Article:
Your approach is perfect. Don't use a credit card to finance your lifestyle. Most of us on the forum don't, or only pay pay interest on rare occasions like emergencies. I have never paid a penny in interest, but I cycle all the spending I would otherwise make through credit cards for the rewards.
BLR wrote:i wanted to get a credit card from amazon that gives me a 70$ gift card balance. if i get that card and never, ever use it again, is that considered credit card fraud or something?
Not at all. I've started plenty of store accounts just for a one-time discount, paid it immediately, and never used it again. It is your card in your name, and you can use it as you see fit - which includes not at all.
obviously they wouldn't give me that credit card
so i researched what kind of credit card i CAN get. that's all well and good. but i don't understand what i NEED to do with it. or how to do it.
With no history your options are pretty much limited to a secured card (you give them money they hold on to while you have the card. You get it back, but it gives them something if you end up not paying what you owe) or a store card. After you've established some history, you can get cards that actually benefit you.
BLR wrote:A: if i get this card, and never ever use it.... that doesn't work, right? like i say, i don't NEED a credit card. (i know, it's so un-american to live within one's means.) except for emergency purposes. if i never have an emergency....
You can have a credit card for emergencies and never touch it. If you read around on the forum at all you'll see people use "sockdrawer" as a verb. It means to not use a card all, as though you put it in a sock drawer and just forgot about it.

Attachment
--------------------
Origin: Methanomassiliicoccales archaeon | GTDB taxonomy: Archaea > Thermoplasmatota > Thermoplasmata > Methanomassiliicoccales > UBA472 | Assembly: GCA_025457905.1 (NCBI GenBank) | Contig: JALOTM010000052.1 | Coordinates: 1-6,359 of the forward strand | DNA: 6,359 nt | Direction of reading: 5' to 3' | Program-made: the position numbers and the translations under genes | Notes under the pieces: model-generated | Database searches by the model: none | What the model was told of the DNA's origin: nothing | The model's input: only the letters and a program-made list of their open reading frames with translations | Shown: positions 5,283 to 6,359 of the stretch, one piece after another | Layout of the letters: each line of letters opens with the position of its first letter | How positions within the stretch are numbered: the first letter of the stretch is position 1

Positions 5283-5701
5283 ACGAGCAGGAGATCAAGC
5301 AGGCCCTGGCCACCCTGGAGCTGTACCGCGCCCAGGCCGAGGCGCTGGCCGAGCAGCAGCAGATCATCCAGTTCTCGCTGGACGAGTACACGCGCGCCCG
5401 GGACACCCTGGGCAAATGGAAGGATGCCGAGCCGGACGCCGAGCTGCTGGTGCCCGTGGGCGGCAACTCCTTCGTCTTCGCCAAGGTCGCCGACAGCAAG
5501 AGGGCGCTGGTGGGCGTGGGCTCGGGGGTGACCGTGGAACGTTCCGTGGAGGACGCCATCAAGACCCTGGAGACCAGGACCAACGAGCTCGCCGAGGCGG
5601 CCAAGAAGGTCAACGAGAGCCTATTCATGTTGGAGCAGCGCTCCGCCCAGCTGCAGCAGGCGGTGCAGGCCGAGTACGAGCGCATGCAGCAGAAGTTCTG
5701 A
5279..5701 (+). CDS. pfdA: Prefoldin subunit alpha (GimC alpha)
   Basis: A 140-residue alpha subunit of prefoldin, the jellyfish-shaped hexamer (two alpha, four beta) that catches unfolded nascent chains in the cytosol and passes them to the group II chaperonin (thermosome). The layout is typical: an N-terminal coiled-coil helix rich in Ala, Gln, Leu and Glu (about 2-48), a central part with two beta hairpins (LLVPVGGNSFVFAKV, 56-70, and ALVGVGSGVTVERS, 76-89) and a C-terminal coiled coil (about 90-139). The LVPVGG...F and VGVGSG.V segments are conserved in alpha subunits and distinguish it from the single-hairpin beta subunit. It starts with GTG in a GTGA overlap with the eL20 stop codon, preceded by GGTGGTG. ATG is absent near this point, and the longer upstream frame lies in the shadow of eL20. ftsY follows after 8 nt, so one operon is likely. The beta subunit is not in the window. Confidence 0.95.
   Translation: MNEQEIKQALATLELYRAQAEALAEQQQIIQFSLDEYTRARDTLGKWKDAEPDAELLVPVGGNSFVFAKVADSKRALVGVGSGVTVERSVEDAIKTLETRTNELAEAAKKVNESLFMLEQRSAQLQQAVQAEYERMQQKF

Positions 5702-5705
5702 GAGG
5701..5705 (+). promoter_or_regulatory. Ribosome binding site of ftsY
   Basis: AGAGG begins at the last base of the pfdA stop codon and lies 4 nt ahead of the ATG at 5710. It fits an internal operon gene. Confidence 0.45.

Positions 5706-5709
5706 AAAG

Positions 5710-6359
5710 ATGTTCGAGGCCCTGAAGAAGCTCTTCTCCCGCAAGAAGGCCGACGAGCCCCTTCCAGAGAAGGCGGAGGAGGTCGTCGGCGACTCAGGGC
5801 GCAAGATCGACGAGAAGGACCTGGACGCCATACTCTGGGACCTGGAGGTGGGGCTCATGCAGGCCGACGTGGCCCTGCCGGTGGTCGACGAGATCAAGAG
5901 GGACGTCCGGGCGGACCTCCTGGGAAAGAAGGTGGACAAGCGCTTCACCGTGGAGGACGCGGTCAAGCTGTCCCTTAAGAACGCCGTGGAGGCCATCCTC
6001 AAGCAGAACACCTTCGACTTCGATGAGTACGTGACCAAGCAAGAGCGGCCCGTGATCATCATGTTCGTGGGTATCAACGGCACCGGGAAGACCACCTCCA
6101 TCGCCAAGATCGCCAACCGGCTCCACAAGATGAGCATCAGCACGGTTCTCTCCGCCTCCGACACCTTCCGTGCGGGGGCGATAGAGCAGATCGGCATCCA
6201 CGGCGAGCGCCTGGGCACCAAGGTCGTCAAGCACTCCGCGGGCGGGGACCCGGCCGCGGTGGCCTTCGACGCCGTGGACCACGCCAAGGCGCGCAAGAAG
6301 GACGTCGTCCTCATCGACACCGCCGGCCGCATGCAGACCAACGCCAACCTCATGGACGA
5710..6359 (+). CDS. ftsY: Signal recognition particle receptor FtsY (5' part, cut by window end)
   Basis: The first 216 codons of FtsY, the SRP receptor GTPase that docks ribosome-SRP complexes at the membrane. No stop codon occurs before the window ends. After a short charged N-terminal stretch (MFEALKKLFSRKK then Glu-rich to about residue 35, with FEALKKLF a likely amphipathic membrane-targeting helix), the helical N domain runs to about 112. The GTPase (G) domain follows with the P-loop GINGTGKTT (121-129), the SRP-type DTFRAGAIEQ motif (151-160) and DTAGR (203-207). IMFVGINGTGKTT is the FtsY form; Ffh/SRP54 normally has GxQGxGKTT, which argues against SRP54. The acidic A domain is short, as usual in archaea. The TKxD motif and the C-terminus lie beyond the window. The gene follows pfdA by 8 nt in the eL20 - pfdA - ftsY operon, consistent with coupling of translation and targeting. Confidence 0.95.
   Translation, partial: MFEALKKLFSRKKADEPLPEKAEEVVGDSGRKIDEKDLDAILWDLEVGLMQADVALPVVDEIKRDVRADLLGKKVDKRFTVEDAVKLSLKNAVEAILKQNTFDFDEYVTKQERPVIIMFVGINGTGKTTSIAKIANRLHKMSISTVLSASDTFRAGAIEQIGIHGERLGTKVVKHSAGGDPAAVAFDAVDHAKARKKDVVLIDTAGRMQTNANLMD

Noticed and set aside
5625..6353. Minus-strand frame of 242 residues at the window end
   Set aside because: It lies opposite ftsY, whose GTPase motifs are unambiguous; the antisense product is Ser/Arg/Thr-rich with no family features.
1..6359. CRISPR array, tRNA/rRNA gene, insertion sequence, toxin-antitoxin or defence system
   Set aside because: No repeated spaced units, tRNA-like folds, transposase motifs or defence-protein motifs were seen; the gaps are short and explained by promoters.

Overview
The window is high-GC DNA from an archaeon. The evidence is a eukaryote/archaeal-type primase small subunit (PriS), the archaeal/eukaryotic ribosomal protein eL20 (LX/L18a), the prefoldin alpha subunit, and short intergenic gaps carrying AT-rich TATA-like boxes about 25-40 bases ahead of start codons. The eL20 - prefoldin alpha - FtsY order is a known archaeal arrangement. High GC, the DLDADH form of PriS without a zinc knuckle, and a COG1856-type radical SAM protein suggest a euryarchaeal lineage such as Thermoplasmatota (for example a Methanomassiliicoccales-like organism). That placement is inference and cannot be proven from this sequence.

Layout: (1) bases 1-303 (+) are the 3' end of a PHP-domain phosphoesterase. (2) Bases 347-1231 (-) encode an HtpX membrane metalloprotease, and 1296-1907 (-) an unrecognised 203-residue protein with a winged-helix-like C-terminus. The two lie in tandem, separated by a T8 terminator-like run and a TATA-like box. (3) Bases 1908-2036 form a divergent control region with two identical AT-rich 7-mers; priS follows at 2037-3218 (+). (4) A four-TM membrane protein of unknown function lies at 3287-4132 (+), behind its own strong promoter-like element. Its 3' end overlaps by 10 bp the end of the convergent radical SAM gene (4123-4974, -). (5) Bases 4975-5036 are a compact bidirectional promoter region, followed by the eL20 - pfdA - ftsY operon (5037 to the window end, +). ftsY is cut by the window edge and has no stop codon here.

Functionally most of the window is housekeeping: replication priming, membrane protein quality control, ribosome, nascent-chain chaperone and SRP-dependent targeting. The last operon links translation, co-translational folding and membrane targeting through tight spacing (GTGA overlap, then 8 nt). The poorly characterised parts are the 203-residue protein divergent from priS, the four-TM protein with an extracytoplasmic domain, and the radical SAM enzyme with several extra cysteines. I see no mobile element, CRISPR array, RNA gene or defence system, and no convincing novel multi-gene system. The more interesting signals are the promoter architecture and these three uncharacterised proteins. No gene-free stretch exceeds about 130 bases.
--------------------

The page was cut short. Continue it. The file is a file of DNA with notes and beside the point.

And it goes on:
BLR wrote:B: so what is the minimum i can use this thing, and how much will it cost me? if i put money in it before i spend money on it... does that work? (here's one for a laugh: if i pay money into it, so that i have a 'negative' balance, will THEY pay ME interest on it? hah!
You can use it as little as you want or not at all. You won't have the option of putting money on it that you don't owe. That describes a prepaid card or debit card.
You can barely get any interest out of a savings account, so if you find a way for a bank to give you 20% in interest let us know
BLR wrote:and i was reading an agreement on my bank's visa card. it says all that about you can pay off your balance before the whatever date and not get charged interest... but then later it says the MINIMUM monthly payment i can make was 15 dollars. i have to pay 15 dollars a month for that thing?? even without a balance and without using it??
The period between the statement cutoff and payment due date is commonly referred to as the "grace period" because it is the window you have to pay off without being charged interest. ALWAYS pay off the ENTIRE statement balance within this grace period and you'll never pay interest.
If you don't use it, the minimum payment will just be $0. If you buy a pack of gum and that is it, the minimum payment will be that little charge. It is only if you charge $15+ that the $15 minimum payment comes into play. It is the minimum you must pay by the due date to avoid penalty fees. If you owe more than $15 but just make the $15 minimum payment, you will be charged interest on whatever is outstanding.
BLR wrote:i don't understand what i actually need to do with a credit card, and how much it will end up costing me. is there a plan or outline or something? this is solely to establish a credit history. (that's not fraudulent use, is it?)
If you get a card with no annual fee and ALWAYS pay the full statement balance before the payment due date, it will cost you nothing. Other than that, again, use it however you want. Having one at all will show up on your credit reports, and using it even now and then will cause positive payment histories to be reported on you. THAT is how you build credit without taking on unnecessary debt and paying unnecessary interest, which will in turn allow you to get favorable terms when you actually do need to take on debt (such as a lower interest rate on a mortgage). Credit cards can be a wonderful tool, but like any tool it can cause a lot of harm if you don't know how to properly use it.